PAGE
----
A magnitude-6.8 earthquake struck in the Pacific off the Northern California coast Sunday night and rattled a widespread area, but there were no reports of injuries or significant damage, according to the U.S. Geological Survey.
The powerful quake was first reported by the USGS as a magnitude 6.9, but was later downgraded.
The temblor was recorded at 10:18 p.m. about 50 miles west of the city of Eureka, the USGS said. The quake was followed by several aftershocks, including one that measured magnitude-4.6, that continued into Monday morning.
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A tsunami was not expected for North America's West Coast, according to the National Tsunami Warning Center. The agency did not issue a tsunami watch, warning or advisory.
The Eureka Police Department and Humboldt County Sheriff’s Office said there were no reports of damage or injuries.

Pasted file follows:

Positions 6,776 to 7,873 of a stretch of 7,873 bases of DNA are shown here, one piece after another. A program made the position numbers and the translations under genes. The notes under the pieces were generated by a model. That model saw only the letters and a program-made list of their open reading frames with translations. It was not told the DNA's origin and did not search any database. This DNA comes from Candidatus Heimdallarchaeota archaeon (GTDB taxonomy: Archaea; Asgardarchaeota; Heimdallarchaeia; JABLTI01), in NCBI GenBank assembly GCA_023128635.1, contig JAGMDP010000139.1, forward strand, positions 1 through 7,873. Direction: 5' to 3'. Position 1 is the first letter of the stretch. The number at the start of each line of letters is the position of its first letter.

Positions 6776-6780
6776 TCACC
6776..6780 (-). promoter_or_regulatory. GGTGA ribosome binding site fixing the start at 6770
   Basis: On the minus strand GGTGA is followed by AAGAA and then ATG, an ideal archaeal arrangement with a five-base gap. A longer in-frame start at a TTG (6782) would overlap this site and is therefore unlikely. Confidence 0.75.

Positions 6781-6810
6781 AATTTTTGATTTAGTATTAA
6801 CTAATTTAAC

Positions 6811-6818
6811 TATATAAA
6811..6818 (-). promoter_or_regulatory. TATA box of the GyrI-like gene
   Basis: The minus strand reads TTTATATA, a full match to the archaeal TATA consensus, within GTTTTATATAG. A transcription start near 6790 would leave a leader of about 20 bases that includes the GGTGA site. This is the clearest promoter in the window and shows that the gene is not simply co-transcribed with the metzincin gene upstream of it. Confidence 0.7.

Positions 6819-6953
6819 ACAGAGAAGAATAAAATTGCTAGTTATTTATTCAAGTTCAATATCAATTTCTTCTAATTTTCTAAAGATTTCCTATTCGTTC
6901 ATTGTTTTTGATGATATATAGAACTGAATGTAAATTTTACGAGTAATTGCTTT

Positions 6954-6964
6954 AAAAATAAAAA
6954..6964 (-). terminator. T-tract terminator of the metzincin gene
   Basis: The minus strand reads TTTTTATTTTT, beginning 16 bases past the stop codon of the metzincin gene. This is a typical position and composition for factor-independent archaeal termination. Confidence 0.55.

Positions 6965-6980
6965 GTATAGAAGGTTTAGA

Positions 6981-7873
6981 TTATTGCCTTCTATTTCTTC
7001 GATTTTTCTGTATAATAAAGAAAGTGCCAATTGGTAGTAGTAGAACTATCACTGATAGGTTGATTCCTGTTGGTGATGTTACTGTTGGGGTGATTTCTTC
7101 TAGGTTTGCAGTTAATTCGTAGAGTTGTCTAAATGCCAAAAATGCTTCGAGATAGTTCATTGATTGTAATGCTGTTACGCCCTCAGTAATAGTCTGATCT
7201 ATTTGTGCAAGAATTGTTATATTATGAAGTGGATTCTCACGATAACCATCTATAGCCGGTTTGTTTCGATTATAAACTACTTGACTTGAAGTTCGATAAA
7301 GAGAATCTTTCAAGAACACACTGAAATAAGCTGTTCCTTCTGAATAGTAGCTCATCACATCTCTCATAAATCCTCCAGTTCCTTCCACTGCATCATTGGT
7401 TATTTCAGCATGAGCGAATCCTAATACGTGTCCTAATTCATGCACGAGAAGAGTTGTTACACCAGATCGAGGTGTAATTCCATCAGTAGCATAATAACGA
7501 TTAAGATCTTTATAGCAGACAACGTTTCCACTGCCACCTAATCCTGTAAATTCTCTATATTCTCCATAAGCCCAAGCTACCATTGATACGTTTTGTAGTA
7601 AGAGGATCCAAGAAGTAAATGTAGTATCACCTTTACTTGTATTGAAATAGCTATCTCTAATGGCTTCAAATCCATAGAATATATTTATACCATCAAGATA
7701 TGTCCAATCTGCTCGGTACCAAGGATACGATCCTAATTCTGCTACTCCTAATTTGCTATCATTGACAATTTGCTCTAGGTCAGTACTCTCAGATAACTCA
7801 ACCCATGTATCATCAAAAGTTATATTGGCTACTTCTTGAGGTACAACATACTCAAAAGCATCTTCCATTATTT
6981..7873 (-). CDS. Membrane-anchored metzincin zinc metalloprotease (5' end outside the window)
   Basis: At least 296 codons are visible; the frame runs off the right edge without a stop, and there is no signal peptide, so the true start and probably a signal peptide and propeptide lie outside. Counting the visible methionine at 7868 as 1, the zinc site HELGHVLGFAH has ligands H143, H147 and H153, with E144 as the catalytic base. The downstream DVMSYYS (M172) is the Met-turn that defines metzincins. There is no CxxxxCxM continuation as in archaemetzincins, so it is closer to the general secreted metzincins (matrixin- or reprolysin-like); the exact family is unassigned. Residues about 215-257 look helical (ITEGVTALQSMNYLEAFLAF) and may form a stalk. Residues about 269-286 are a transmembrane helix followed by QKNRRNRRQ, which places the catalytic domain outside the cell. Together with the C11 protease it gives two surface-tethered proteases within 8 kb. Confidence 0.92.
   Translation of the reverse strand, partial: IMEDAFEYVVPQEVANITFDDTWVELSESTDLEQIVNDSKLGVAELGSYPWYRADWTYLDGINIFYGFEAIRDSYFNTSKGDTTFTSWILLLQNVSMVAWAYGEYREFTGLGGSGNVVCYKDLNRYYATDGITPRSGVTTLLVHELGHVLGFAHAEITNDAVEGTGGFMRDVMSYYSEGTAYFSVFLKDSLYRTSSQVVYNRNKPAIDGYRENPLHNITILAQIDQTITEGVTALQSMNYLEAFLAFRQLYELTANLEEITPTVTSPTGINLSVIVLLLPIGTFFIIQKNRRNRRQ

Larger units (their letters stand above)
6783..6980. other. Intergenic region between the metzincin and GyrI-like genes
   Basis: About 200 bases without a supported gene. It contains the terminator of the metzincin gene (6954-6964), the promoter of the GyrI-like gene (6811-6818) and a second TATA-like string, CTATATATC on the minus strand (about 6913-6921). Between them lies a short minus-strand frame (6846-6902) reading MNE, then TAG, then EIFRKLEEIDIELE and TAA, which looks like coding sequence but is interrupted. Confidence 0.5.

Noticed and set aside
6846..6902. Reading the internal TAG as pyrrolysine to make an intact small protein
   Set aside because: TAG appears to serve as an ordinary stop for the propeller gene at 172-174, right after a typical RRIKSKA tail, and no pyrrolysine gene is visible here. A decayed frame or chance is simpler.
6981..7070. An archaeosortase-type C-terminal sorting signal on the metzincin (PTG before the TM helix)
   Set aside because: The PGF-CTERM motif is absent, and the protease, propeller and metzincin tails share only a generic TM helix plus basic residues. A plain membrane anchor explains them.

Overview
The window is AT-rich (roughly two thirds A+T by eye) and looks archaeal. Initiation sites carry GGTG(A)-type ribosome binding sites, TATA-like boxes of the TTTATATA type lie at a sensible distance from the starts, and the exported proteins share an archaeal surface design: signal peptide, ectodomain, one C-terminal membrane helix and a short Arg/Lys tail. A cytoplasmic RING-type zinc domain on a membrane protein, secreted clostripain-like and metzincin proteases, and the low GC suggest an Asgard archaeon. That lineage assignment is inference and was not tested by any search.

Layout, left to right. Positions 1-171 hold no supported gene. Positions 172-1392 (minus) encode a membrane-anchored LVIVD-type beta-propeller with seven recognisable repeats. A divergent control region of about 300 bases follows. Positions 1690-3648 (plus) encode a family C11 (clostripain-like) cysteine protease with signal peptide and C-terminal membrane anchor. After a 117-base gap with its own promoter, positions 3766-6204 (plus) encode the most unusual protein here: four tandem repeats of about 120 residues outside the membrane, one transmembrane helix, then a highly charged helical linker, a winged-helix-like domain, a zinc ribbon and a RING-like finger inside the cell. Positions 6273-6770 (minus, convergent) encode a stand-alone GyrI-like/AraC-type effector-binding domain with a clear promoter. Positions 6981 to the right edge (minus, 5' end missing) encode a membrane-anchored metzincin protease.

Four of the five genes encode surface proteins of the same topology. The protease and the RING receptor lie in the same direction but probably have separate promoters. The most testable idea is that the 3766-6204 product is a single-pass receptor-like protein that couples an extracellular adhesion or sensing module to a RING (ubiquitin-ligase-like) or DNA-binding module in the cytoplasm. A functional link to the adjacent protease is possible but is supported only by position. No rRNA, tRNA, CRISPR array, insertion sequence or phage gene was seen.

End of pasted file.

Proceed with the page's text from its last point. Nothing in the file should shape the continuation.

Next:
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Eureka police said the initial shaking was felt for about 20 to 30 seconds.
"This lasted longer than any earthquake I've ever felt," Raquel Maytorena, 52, who lives about a mile from the coast in Ferndale near Eureka, told the Los Angeles Times. "It just kept going and going, very slowly and softly. It was not violent. It almost felt like you were in a boat that was rocking."
There was a 90 percent chance that a “strong and possibly damaging” magnitude 5.0 or larger aftershock would strike in the next seven days, according to the Northern California Earthquake Data Center.
Jana Pursley, a geophysicist with the National Earthquake Information Center, said that based on the area's tectonics and past temblors, damages or casualties were unlikely.
Earthquakes are common in Eureka, a city of about 27,000 people about 270 miles northwest of San Francisco and 100 miles south of the Oregon state line. Nearby Arcata is home to about 17,000 people and Humboldt State University.
The area had a magnitude-5.6 earthquake in February, 2012 that did not cause serious damages or injuries.
An offshore magnitude-6.5 quake struck offshore in 2010 and caused bumps and cuts among residents and broke glass in some buildings, but it was about 25 miles closer to land than Sunday night's quake.